One of the most common uses we see for APIs is supporting the growing interdependence between ‘software as a service’ (SaaS) and ‘product as a service’ (PaaS) businesses, along with their customers, partners and developers. For instance, if your business uses Salesforce, HubSpot or any other customer relationship management (CRM) platform, users of your website could potentially register an account, with their information sent via an API to be securely stored in your CRM. Once that user is logged in, your website can make a call to the CRM, again via an API, and return a set of data that can be used to tailor website content that is of particular interest to the user and aligned to their specific requirements. The pages they visit and the content they digest can all be communicated back to your CRM, helping you to develop a high level of insight into your customers’ behaviour. This technology and related processes are major catalysts for the exponential growth of digital personalisation.
Another relatable example of API use is Expedia and its network of 10,000 affiliate sites. Expedia’s Rapid Booking API allows partners to embed the functionality to book rooms and fix rates from Expedia’s partner hotels. The API creates a reservation at a given property, including sending payment information securely within the data packet. The affiliate receives a commission for the booking, as does Expedia, which generates more than 50% of its revenue through its affiliates. It is easy to dismiss this type of opportunity as something reserved for large corporates but, in reality, these types of APIs are supporting every conceivable type of business, from start-ups and owner-managed businesses, right through to the likes of Amazon or Expedia.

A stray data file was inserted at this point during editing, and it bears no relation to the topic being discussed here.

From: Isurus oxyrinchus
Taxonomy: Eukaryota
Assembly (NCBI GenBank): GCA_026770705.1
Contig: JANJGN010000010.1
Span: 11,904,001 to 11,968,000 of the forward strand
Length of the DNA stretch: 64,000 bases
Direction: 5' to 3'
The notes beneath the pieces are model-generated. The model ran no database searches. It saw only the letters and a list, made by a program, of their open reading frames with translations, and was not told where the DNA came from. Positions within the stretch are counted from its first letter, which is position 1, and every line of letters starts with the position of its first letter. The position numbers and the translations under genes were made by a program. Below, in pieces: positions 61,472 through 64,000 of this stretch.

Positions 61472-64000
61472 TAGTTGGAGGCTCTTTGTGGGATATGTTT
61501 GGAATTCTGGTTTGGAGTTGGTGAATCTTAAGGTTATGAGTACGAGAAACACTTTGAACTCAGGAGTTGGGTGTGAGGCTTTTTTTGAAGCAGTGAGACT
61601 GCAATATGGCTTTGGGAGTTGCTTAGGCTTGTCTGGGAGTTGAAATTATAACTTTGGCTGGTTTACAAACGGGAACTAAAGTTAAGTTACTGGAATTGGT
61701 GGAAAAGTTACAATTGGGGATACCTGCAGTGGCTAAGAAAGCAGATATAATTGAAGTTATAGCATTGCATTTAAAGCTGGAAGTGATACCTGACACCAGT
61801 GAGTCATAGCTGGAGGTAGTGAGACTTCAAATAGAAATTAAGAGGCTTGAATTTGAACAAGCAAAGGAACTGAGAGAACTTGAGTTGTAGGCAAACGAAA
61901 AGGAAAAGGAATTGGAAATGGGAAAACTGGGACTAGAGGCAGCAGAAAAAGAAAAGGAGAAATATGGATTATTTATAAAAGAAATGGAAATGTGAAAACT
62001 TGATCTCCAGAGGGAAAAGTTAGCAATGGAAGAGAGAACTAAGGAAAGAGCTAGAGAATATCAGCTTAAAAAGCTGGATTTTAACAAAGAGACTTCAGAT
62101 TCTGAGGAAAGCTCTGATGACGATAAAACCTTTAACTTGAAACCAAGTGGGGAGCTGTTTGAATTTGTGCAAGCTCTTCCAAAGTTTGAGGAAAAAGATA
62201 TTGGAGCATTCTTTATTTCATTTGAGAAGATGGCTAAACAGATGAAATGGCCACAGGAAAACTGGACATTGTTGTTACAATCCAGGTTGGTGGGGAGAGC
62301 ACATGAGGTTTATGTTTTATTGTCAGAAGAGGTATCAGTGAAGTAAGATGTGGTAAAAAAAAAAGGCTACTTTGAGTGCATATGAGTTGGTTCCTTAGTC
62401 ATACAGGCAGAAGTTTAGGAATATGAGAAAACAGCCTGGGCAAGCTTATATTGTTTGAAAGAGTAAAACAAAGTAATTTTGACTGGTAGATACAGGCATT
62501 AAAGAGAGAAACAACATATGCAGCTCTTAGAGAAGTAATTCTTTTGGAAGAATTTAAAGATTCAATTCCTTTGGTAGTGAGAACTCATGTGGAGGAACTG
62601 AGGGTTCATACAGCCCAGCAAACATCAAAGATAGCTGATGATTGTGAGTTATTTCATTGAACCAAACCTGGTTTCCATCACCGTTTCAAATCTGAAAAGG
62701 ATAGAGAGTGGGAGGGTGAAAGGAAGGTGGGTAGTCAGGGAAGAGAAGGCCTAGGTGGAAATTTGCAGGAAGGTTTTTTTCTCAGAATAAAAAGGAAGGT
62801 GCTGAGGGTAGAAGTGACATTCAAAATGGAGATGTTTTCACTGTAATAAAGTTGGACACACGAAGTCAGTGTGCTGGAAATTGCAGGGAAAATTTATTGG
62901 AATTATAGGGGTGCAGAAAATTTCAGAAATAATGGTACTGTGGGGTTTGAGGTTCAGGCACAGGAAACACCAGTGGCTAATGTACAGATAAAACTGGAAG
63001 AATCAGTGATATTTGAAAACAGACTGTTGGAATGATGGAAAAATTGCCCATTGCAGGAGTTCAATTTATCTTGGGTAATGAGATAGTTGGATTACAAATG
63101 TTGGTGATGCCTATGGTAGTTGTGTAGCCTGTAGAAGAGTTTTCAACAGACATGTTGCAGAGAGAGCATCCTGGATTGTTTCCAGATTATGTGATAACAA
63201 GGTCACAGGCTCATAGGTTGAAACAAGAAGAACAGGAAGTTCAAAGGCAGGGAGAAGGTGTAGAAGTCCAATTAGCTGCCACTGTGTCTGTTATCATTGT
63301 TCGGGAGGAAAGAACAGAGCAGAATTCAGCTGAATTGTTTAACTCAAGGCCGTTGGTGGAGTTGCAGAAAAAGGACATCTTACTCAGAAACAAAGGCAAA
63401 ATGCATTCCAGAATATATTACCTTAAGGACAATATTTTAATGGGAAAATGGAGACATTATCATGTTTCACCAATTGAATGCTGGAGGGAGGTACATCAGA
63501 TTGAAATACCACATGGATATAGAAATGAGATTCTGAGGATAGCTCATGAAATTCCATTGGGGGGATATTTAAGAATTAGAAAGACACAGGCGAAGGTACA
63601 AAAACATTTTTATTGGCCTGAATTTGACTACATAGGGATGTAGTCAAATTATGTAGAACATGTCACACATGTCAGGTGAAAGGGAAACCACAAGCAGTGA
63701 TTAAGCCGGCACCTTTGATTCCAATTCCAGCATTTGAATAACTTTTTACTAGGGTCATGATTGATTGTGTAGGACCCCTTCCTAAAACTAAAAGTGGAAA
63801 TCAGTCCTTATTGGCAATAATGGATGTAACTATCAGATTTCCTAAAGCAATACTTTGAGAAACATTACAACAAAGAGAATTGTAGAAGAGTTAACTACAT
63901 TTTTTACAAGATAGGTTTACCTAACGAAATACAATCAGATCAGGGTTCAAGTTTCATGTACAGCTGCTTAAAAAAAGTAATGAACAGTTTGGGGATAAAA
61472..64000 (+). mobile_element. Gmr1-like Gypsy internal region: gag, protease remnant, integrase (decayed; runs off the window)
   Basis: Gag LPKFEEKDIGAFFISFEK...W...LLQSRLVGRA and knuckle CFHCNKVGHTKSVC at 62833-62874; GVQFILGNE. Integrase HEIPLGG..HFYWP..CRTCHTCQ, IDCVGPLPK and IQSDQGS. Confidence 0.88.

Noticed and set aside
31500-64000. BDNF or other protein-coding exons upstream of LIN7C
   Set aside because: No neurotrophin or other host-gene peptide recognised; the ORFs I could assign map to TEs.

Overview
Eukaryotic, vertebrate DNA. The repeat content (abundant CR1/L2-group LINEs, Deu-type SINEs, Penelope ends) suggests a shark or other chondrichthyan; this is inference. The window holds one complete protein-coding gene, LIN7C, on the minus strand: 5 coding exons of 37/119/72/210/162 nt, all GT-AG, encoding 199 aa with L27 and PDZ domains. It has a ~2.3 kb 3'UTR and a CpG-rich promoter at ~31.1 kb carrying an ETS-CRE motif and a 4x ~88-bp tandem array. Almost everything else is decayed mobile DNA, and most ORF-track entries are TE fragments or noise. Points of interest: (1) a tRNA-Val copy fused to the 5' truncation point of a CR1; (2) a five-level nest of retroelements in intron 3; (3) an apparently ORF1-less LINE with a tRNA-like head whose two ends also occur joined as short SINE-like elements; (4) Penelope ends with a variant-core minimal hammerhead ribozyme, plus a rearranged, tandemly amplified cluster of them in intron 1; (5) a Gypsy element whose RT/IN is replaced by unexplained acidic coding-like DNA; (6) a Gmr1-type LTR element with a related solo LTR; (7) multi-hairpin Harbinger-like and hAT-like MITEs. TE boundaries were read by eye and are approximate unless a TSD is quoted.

The final thing to remember is that APIs can be either private or public. Private APIs will be used between an organisation’s internal/external systems to transfer data and enable its customers to access information or use a service. Public APIs, by contract, are typically used in more commercially-driven ways, such as Expedia, Twitter, or Facebook who provide ad-based APIs that allow for targeted advertisements based on a user’s behaviour or previous activity. The social media giants also charge a fee to use this type of API and it represents a significant revenue source for them.